` As California Grapples with Water Shortage, Olive Oil Producers See an 'Up Year'

N. America

As California Grapples with Water Shortage, Olive Oil Producers See an 'Up Year'

Jul. 21, 2015
By Wendy Logan

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Back in May, in an eye-open­ing story, The New York Times offered a real­ity check regard­ing the West Coast’s severe water short­age. In Your Con­tri­bu­tion to the Cal­i­for­nia Drought,” reporters Larry Buchanan, Josh Keller, and Haey­oun Park laid down the facts: it takes just over 15 gal­lons of water to pro­duce 16 almonds; more than 15 gal­lons for a mere 2 ounces of rice; a whop­ping 24 gal­lons for a sin­gle bunch of grapes; 9 gal­lons for a small bowl of processed toma­toes; and 1.4 gal­lons for just two olives.

Given the aus­ter­ity mea­sures cur­rently in place, with addi­tional steps toward water con­ser­va­tion sure to fol­low, what will become of California’s olive trees? For 2015, at least, the olive har­vest fore­cast looks sur­pris­ingly upbeat.

Mike Coldani of Coldani Olive Ranch, mak­ers of the award-win­ning Calivir­gin extra vir­gin olive oil, told Reed Fuji of Recordnet.com recently that this year’s crop is show­ing promise. At our ranches, I’m opti­mistic,” he said, echo­ing the sen­ti­ments of indus­try col­leagues like Jeff Colom­bini, direc­tor of grow­ing oper­a­tions for Corto Olive. Colom­bini went a step fur­ther: I would say it’s an above-aver­age crop this year.”

Not so in 2014, when a thin yield cre­ated strong demand, par­tic­u­larly for the oils the fruit bears. Much dis­cus­sion of the drought and its effect on the trees and the future of the left coast’s olive oil indus­try ensued. It turns out, how­ever, that olive trees are quite a sturdy lot.

The UC Davis’ Drought Man­age­ment web­site, ded­i­cated to deter­min­ing the best strate­gies to address irri­ga­tion effi­ciency in a water-short envi­ron­ment, says that although ade­quate water is crit­i­cal to main­tain­ing orchard pro­duc­tiv­ity,” olive plants, par­tic­u­larly those grown for oil, are among the most tol­er­ant and flex­i­ble when it comes to water.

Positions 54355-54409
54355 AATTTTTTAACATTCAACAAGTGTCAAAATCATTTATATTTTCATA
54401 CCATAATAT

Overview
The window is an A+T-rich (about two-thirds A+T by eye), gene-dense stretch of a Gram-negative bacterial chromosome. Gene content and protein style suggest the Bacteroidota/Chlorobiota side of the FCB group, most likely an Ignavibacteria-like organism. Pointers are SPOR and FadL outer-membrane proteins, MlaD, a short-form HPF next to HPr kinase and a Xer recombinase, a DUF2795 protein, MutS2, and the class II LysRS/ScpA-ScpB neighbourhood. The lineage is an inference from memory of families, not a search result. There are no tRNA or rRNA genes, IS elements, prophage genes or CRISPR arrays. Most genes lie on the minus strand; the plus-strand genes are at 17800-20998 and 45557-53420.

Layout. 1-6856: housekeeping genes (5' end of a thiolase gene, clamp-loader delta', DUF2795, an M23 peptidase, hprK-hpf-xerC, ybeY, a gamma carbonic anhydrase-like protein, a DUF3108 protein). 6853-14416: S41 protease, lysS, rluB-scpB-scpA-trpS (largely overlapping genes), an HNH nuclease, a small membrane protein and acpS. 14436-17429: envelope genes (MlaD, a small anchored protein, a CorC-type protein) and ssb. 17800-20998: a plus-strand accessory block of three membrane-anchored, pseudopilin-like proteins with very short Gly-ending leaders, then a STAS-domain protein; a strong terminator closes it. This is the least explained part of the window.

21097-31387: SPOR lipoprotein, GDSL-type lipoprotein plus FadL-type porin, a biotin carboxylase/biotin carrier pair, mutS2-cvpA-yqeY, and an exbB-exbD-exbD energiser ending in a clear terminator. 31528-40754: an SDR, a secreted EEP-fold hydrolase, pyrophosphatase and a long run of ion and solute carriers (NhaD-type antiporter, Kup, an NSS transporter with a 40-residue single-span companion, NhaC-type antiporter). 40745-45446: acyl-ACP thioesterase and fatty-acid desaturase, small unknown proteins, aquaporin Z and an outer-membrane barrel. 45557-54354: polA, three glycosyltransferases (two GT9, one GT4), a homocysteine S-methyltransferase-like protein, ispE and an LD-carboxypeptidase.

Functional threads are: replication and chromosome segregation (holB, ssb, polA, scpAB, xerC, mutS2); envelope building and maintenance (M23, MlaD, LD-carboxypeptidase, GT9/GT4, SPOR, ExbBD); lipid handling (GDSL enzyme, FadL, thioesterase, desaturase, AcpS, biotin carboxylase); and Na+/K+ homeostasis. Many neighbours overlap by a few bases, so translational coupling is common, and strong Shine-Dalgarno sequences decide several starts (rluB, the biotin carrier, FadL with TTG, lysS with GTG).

While table olive pro­duc­ers need to main­tain max­i­mum fruit size and fruit yield, the site explains, the price received for olive oil is not related to fruit size.” Olives for olive oil can be irri­gated less than table olives and still pro­duce good oil.

Olive groves at McEvoy Ranch

The site ref­er­ences a study (Berenguer et al, 2006) that essen­tially indi­cated that water stressed olives appear to cre­ate bet­ter, health­ier, and tastier olive oils with a higher polyphe­nol con­tent and an excep­tional bal­ance of fla­vors. By con­trast, the more heav­ily irri­gated trees low­ered oil extractabil­ity and pro­duced bland oils with sig­nif­i­cantly less fruiti­ness and almost no bit­ter­ness or pun­gency.”

Did the drought play a part in 2014’s defi­ciency? And how does 2015 bring such abun­dance? Olive Oil Times asked Kim­berly Hould­ing, pres­i­dent and CEO of the Amer­i­can Olive Oil Pro­duc­ers Asso­ci­a­tion to weigh in on the appar­ent dichotomy. AOOPA rep­re­sents over 100 pro­duc­ers, all based in Cal­i­for­nia, respon­si­ble for over 90 per­cent of U.S. olive oil pro­duc­tion. The olive tree, by nature, she said, is an alter­nate bear­ing crop, whose fruit yield quite com­monly swings from light to heavy years.

Grow­ers have tried to con­trol and lessen that by way of man­aged orchards — their prun­ing and hedg­ing — to cre­ate more of a con­sis­tent crop with­out the huge swings, but there will still be fluc­tu­a­tions. It’s the nature of the tree,” said Hould­ing. That’s part of the answer. The rest gets chalked up to weather and other fac­tors brought to the grow­ing envi­ron­ment by Mother Nature.

The larger impact for the 2014 grow­ers, Hould­ing said, was a frost that hit the region in Decem­ber of 2013. Olive trees don’t like extended frost peri­ods,” she added. And that hard frost impacted pro­duc­tion for the next year.”

But what about the drought?

Long term, Hould­ing said, I would say the indus­try is look­ing at what impacts the drought may have on the olive oil pro­duced.” In the U.S., olive trees’ tol­er­ance make for a great alter­na­tive crop. It’s about how best we man­age the water that we have. More research is being done as to the quan­tity of water needed and the tim­ing of irri­ga­tion,” among other fac­tors.

You’re going to have a much more con­sis­tent and high-qual­ity crop when water is avail­able in proper quan­ti­ties. But we’re look­ing to other coun­tries, like our friends in Aus­tralia, to deter­mine what they’ve learned in the man­age­ment of their crops. That being said, almost 90 per­cent of the world’s crop goes with­out devel­oped irri­ga­tion of any kind. Olives can be grown in drought con­di­tions. What’s impor­tant now is to under­stand how best to man­age it.”

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